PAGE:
1534 Bible tp and coat of arms

 Biblia, das ist, die gantze Heilige Schrifft Deudsch. (Wittenberg, 1534) 1.b.9. The first complete edition of Luther’s German Bible translation.

500 years later, Luther’s life and work and the Reformation are celebrated in the German-speaking countries, across northern Europe and North America, and other parts of the world as achievements of enlightenment, illustrious in their influence not only on Christian theology, but also in disciplines and areas of human endeavour such as art, literature and music. In many ways, Martin Luther’s achievements and the Reformation are also today celebrated in the spirit of reconciliation. For the first time in history, ordinary people had begun to have access to the Bible in their own language, and were able to inform themselves and make choices about issues of religious faith.

In Germany this year, festive events in heartland areas of the Reformation and across the whole country are the culmination of the ‘Luther Decade’ of the Evangelischen Kirche in Deutschland. Each year of the decade has had its own dedicated thematic strand, devoted to a particular achievement of the Reformation – its impact not only on theology, but also on culture, music, literature, unification, and enlightenment.

Luther inscription Zweig MS 200 f003r Signed inscription by Martin Luther from the ‘Reformatoren-Gedenkbuch’, a collection of inscriptions bny prominent German reformers, Zweig MS 200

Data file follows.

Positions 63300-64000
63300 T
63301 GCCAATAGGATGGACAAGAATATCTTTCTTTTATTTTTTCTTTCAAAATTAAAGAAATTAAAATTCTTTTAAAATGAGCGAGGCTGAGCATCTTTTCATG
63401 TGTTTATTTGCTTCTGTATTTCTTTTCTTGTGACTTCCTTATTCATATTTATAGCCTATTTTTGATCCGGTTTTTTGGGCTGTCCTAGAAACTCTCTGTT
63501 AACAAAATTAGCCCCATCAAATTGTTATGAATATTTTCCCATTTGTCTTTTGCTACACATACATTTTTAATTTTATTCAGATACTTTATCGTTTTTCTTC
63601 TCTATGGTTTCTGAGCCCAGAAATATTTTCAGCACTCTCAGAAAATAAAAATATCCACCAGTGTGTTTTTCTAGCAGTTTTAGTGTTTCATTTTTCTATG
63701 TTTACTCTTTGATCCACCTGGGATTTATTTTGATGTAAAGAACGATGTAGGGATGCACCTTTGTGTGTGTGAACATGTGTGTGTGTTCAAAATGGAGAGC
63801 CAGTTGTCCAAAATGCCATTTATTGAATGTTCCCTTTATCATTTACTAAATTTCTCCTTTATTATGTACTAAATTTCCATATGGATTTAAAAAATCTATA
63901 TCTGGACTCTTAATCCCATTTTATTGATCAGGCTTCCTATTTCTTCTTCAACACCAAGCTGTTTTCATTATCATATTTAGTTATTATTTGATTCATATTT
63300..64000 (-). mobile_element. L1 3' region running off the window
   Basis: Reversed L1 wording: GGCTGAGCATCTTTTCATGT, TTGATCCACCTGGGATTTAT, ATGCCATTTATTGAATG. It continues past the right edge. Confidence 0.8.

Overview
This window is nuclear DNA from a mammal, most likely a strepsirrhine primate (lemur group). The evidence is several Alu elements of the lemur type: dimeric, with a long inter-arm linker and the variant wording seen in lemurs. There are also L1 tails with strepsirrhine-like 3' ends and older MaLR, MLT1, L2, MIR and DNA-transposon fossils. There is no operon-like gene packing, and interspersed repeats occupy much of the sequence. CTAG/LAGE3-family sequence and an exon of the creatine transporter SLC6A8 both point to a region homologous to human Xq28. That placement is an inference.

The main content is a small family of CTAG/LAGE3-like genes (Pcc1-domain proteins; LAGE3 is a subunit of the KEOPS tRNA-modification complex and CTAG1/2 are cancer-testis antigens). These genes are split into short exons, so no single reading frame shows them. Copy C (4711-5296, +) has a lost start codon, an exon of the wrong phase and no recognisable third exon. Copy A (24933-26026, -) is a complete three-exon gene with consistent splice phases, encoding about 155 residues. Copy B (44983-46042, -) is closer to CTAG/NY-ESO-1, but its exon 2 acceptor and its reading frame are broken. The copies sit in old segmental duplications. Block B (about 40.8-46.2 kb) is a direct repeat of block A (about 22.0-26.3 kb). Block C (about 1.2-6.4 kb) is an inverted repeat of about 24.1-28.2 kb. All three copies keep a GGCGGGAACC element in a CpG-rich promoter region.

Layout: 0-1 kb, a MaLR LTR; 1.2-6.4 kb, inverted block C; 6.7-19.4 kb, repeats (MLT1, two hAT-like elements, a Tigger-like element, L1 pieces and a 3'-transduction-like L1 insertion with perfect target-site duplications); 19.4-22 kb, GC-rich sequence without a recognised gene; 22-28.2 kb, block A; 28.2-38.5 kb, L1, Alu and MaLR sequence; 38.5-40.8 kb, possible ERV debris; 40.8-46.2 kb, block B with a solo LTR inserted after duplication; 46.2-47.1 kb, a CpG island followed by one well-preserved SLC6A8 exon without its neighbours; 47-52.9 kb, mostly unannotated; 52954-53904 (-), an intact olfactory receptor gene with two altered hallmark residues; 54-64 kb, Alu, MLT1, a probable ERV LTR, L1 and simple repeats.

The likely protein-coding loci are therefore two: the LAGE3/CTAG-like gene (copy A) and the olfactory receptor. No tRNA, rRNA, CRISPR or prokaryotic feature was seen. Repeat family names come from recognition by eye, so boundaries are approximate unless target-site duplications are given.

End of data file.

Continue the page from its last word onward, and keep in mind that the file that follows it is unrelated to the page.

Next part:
Martin Luther’s impact has helped make our world as we know it today what it is – and the Reformation is also frequently regarded as the end of the (‘dark’) Middle Ages. At the British Library we are joining in this year’s anniversary celebrations and marking the Reformation: language and languages, the distribution of texts and knowledge, access to information are cornerstone elements of the Reformation and also central to our Library’s mission and achievements.

The British Library will present a small “Reformation 2017” exhibition in its Treasures Gallery during the month of November. The exhibition will focus on the four themes of: religious and political setting, early response and controversy, Bible translation and impact, and legacy.

Themes of the Luther decade are also areas where the British Library will make its contributions through the display of valuable items in our exhibition and via posts on the European Studies blog throughout the year. We shall be considering the Reformation in word and print, the spreading and influence of the Reformation across Europe (other German-speaking countries, Scandinavia, the UK, the New World), the impact on literature, translation, and music – to name just a few. We are also planning a Study Day at the Library. Events throughout the year at the British Library and at other locations are being listed at: www.reformation500.uk